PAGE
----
Sermon - 2nd Sunday of Christmas.
Posted on the 3rd Jan 2021 in the category Resources
3 January 2021 - Sermon given at St James, Hanslope
Lectionary: Sirach 24.1-2, 8-12; Ephesians 1.3-6, 15-18; John 1.1-18
Dear friends: once again we have heard the profound and universal opening of the Gospel of St John. Why? Don’t we know it well enough by now? It’s as if we are being pressed to look deeper at it. We’re not being allowed to rush away from Christmas, into the New Year (as if that means anything to a Christian mind), or into the next disaster scenario that is being pumped out on the news. We’re being made to peer, to ponder, and to puzzle our way through a great mystery. Something that’s simply too big for our minds to grasp all at once. A meaning and a truth so big we can only ever get our arms round bits of it now and then.
But what the Church is asking us to do this morning, keeping us gazing at the Mother and her Divine Child, is good. Being made to stick with Christmas when the world has rushed on to the next thrilling distraction is good! Thinking on the Word becoming human flesh, being born from a virgin womb, is good! And St Augustine gives us a hint as to why.
He distinguished between two ways of celebrating an event in the story of Jesus Christ. We can do it either as as a mystery (the Latin word he uses is ‘sacramento’), or as a simple commemoration, like you would a birthday, the end of a war, or a great tragedy. To celebrate an anniversary like that, he said, we only need to mark a particular day with a solemn ceremony of some sort, on a particular day, and remember. To celebrate a mystery, though, that is a different ball-game. ‘Not only is the event commemorated, but the remembering is done a different way’ he says, ‘so that it’s significance for us is understood and received in our hearts as well as our minds.’ [Letter 55.1-2]
Governments and shopping malls make the mistake of thinking that Christmas is a celebration of the first sort. We’ve seen the proof! When you have to you can cancel that kind of anniversary; even bits of the Church seem to have been thinking that Christmas was cancellable in that way! But the Church knows that Christmas is a celebration of the second sort: a mystery that needs to be understood in terms of its significance for us. St Leo the Great (a contemporary of Augustine) hits the nail on the head, “Just as we have been crucified with him in his passion, been raised with him in his resurrection (which we’ll hear a good deal about later in this service) so too have we been born along with him in his Nativity.” [Leo the Great, Homily on the Feast of the Incarnation, 6.2]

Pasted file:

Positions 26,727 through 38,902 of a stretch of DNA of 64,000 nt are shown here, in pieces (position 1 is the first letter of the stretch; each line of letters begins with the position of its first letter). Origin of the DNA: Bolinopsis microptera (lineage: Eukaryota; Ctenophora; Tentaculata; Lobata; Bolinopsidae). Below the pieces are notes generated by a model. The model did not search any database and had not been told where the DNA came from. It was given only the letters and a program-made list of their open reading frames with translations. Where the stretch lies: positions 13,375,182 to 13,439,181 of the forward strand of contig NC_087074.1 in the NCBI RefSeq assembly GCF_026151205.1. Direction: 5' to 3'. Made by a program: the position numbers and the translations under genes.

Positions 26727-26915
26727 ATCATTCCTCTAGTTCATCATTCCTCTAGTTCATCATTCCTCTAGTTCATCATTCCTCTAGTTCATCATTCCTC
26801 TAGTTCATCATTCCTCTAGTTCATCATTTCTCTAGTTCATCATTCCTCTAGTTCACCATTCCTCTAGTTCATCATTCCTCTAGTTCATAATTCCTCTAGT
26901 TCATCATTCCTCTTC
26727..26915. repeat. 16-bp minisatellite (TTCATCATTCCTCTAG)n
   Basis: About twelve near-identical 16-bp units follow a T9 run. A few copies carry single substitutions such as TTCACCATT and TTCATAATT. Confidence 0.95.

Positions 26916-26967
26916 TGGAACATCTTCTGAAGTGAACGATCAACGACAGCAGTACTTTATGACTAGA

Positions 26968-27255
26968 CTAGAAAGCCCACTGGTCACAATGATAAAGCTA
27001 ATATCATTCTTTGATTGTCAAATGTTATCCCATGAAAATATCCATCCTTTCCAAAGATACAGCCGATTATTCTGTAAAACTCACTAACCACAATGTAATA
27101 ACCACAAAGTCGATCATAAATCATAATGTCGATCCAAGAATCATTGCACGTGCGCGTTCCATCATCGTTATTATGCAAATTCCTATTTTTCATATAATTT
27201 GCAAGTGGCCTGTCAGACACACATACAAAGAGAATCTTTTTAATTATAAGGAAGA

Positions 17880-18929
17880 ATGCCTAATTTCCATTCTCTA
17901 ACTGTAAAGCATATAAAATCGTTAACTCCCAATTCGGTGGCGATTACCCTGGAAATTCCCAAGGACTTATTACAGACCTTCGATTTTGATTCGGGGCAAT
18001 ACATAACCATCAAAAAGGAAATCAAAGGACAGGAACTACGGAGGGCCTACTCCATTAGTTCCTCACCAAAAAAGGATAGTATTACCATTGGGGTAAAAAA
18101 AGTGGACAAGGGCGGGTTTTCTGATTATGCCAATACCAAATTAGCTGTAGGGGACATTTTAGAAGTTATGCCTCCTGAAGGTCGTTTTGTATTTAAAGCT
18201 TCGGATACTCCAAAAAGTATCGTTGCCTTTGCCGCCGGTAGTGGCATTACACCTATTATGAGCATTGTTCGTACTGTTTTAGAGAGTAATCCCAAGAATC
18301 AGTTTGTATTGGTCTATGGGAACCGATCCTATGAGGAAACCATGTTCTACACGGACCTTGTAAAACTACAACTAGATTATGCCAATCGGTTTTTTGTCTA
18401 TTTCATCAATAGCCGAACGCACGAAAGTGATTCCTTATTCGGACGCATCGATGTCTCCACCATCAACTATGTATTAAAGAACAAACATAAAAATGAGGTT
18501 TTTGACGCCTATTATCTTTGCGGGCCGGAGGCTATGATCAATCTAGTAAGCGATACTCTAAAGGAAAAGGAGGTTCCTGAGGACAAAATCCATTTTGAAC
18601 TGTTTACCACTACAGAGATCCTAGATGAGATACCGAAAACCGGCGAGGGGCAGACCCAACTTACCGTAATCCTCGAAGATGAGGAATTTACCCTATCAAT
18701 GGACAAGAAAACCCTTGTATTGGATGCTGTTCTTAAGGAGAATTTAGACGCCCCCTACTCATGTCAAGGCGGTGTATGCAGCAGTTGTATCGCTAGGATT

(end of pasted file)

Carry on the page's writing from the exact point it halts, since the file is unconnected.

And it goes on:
What I want to highlight this morning then, is the fact that although God’s eternal wisdom and purpose is never less than for the whole creation (not just for a bit of it, or for people like us, or even just for people at all), he has consistently chosen to reveal that wise purpose through specific places and circumstances, through a particular race and people, and through actual individuals. We all owe our existence to the one Creator’s ageless plan; but the reality and the truth about him has been revealed to the world in specific, individual human lives. Individuals throughout the old testament, individuals in the circle around Mary; in Joseph; in Mary herself with such amazing consequences; and of course in the one man Jesus Christ, the one who showed us that, out of love for the whole world, God’s love for humanity extends all the way to giving up his Beloved Son to death. What it all shows us is that God wants to unite us to him, and guarantee our freedom from sin and death in a lasting love affair between the Creator and us his creatures.
And this is precisely what St Paul says in our second reading. He’s writing about God’s ageless plan for all creation; and then he suddenly says that he wants the Christians in Ephesus to understand what has been revealed ‘so that you may know the hope to which he has called you’, and the riches believers will inherit, and the immeasurable power available to them (Eph 1.18b-19). This is what Christians are trying to do Christmas: trying to get our heads and our arms around the hope to which he has called us! called specifically us, and the will of God for us, a hope specifically for us, which in turn will reveal God’s life and truth to others.